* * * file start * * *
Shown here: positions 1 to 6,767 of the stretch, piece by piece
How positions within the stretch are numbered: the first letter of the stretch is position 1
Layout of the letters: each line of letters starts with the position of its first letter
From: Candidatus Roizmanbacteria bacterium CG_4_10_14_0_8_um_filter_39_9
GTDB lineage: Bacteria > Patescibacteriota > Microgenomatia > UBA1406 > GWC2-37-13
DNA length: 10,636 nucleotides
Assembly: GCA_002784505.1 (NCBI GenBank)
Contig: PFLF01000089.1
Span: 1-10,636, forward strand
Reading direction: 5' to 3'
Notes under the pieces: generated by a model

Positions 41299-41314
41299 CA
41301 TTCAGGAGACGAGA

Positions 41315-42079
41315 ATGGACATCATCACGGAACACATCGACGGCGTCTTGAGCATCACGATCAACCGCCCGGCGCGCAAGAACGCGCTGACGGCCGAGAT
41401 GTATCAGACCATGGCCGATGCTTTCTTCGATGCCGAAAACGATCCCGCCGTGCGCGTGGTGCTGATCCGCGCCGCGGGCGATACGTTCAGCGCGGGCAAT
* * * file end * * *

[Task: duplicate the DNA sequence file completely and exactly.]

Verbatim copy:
Shown here: positions 1 to 6,767 of the stretch, piece by piece
How positions within the stretch are numbered: the first letter of the stretch is position 1
Layout of the letters: each line of letters starts with the position of its first letter
From: Candidatus Roizmanbacteria bacterium CG_4_10_14_0_8_um_filter_39_9
GTDB lineage: Bacteria > Patescibacteriota > Microgenomatia > UBA1406 > GWC2-37-13
DNA length: 10,636 nucleotides
Assembly: GCA_002784505.1 (NCBI GenBank)
Contig: PFLF01000089.1
Span: 1-10,636, forward strand
Reading direction: 5' to 3'
Notes under the pieces: generated by a model

Positions 41299-41314
41299 CA
41301 TTCAGGAGACGAGA

Positions 41315-42079
41315 ATGGACATCATCACGGAACACATCGACGGCGTCTTGAGCATCACGATCAACCGCCCGGCGCGCAAGAACGCGCTGACGGCCGAGAT
41401 GTATCAGACCATGGCCGATGCTTTCTTCGATGCCGAAAACGATCCCGCCGTGCGCGTGGTGCTGATCCGCGCCGCGGGCGATACGTTCAGCGCGGGCAAT